My grandmother had books in every room. She read at night, at the dinner table, right in the middle of the day – non-fiction on art, geography, history – new and old fiction. She subscribed to dozens of magazines, as well.
One branch of my cousins lives in the southwest, and I’ve only seen them a few times. After I’d grown, we caught up once at a wedding in the Midwest. They were telling me that my grandmother felt she had influenced me. I laughed and waved them off. No, no, no influence there.
But that isn't true. I remember one lazy, adolescent summer when I was visiting my grandmother. She’d been complaining about my resistance to reading. She took up a slim book, and, hovering near me, every now and then interjected a commentary. “Hmmm… this is an interesting story about a girl in high school.” Pretty soon she was fanning herself and exclaiming, “Oh, my! This book is so steamy, I can hardly get through it!” Dear reader, I stole that book. Well, I ‘borrowed’ it. Without asking. I took it back! and after she died, I found it in one of her many bookcases.
I inherited from her many books, including several by my favorite naturalist, David Attenborough. I’m working my way through The First Eden: The Mediterranean World and Man (1987), a compelling human and natural history. It’s excellently visual, with photos, drawings and maps. I wouldn’t have realized how much humans altered the land. I mean, that sounds so obvious, but, for example, northern Africa was once lush and life-sustaining, and only became desert after the citizens of the Greek empire had cut down the trees, which allowed the topsoil to wash away. This plays out over and over. Sometimes people had logical reasons and something they didn’t. They were as prone to greed and weird obsessions same as we are. By that I mean, we haven’t learned a thing since the Crusaders marched into the Holy Land, fell in love with the greenery, gardens, fruits and spices, and then clear cut the trees to wage continuous war. The Crusaders also brought back the tropical rat whose fleas spread the bubonic plague, wiping out one-third of northern Europe.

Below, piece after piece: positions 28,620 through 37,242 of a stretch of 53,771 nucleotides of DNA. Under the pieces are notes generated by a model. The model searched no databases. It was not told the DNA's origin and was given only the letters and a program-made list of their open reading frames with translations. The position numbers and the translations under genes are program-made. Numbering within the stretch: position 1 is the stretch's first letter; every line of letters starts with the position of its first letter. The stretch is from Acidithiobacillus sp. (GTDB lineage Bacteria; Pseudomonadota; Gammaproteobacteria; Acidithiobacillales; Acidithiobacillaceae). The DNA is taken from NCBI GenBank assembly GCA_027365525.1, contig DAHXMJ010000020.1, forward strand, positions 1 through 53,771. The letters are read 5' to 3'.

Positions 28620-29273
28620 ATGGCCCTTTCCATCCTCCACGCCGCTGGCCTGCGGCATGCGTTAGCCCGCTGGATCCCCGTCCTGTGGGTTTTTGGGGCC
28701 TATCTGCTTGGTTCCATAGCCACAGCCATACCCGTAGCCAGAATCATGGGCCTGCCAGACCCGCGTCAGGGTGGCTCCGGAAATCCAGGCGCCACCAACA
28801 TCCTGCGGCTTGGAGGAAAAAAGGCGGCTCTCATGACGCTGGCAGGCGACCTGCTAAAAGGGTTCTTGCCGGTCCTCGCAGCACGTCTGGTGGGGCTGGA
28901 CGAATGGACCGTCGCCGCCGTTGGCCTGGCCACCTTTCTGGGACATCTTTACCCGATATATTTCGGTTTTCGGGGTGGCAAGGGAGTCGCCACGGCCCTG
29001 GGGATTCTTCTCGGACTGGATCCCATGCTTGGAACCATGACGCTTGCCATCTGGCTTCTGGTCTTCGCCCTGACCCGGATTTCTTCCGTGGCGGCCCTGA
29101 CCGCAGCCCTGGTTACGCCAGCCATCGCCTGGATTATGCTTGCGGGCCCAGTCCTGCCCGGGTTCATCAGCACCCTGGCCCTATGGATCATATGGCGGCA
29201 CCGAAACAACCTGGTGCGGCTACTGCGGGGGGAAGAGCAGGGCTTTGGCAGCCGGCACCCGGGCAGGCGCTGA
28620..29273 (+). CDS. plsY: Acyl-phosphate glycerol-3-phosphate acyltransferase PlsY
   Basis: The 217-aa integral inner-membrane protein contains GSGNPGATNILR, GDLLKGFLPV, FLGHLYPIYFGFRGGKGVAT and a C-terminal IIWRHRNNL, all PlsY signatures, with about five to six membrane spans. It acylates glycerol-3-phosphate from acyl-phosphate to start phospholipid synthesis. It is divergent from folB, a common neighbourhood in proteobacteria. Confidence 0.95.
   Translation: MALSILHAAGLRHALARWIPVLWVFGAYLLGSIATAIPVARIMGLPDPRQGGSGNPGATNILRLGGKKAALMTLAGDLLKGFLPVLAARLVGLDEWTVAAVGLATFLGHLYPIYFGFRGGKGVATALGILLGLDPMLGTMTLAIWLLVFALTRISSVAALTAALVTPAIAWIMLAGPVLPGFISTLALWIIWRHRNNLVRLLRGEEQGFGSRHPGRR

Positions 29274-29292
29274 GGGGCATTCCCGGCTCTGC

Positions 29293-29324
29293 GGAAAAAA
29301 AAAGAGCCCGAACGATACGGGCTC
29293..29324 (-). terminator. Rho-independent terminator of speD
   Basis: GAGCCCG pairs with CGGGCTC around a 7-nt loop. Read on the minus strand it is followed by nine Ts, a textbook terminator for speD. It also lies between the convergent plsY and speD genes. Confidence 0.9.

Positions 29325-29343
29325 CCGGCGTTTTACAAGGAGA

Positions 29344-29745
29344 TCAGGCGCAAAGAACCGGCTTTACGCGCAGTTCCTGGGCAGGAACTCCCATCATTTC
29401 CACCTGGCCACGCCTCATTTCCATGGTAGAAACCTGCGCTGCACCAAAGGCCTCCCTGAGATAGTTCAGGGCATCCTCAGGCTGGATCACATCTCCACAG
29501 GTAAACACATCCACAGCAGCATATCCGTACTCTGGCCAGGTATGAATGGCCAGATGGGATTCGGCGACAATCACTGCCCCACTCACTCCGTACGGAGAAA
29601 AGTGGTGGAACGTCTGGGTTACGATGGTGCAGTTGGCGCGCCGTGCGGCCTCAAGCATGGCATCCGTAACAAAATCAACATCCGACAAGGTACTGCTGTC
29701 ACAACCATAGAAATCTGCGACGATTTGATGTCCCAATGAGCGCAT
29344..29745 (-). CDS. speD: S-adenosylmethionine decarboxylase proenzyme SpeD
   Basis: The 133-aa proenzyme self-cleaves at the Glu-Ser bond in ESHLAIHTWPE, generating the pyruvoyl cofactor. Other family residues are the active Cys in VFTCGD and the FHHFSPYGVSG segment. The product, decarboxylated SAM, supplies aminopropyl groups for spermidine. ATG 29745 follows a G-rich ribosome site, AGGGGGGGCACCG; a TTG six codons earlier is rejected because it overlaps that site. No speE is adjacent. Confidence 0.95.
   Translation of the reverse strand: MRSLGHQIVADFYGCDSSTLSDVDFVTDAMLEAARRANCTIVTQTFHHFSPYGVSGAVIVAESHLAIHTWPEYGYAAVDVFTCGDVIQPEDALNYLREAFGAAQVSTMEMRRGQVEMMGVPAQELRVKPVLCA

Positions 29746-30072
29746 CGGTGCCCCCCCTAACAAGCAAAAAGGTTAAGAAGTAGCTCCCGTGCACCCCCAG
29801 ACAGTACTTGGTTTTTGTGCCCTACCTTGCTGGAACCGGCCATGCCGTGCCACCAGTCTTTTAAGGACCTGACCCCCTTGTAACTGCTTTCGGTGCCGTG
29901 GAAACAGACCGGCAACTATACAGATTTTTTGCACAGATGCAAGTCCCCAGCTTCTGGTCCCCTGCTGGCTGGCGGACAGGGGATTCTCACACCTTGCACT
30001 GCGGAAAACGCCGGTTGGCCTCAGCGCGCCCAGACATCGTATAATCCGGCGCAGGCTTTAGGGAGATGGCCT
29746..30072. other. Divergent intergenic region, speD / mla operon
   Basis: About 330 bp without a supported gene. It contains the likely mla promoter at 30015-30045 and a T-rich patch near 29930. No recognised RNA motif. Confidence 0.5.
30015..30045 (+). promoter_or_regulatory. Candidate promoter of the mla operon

But it’s more complicated than that, of course, and more beautiful. The ones who left their art on the caves led me to the documentary The Cave of Forgotten Dreams (2010), about ice-age cave art in Chauvet, France. This cave was more recently discovered than Lascaux, so it’s more pristine, so dreamlike, so artistically accomplished. And cave bear tracks criss-cross the floor. Man would eventually kill them all, along with many other species, so their prints are even more poignant.
This is where religion, mythology, was born. Filmmaker Werner Herzog interviews a paleontologist who says there are two things to remember about our cave-painting ancestors: the firm categories we use, like man and tree and animal and sun, were more fluid, and the barrier between man’s world and the afterworld was permeable.
We can feel connected to and learn much from ancient people who can be forgiven for not knowing their actions would diminish the land for all future generations. (We will not be forgiven.) But the impulse to make art, to tell a story, to make meaning, is in our collective DNA. It changes the landscape, as well, and sets us dreaming.